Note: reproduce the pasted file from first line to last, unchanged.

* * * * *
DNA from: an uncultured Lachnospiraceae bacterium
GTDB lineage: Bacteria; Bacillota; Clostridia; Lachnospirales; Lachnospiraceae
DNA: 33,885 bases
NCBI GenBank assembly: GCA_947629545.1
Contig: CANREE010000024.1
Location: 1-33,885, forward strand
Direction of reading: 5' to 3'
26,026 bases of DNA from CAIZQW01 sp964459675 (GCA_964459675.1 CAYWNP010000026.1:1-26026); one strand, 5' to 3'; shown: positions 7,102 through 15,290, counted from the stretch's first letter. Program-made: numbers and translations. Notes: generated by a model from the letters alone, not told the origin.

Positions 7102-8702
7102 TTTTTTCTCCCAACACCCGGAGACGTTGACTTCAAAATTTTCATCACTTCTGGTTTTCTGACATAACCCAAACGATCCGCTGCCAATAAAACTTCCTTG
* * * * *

DNA from: an uncultured Lachnospiraceae bacterium
GTDB lineage: Bacteria; Bacillota; Clostridia; Lachnospirales; Lachnospiraceae
DNA: 33,885 bases
NCBI GenBank assembly: GCA_947629545.1
Contig: CANREE010000024.1
Location: 1-33,885, forward strand
Direction of reading: 5' to 3'
26,026 bases of DNA from CAIZQW01 sp964459675 (GCA_964459675.1 CAYWNP010000026.1:1-26026); one strand, 5' to 3'; shown: positions 7,102 through 15,290, counted from the stretch's first letter. Program-made: numbers and translations. Notes: generated by a model from the letters alone, not told the origin.

Positions 7102-8702
7102 TTTTTTCTCCCAACACCCGGAGACGTTGACTTCAAAATTTTCATCACTTCTGGTTTTCTGACATAACCCAAACGATCCGCTGCCAATAAAACTTCCTTG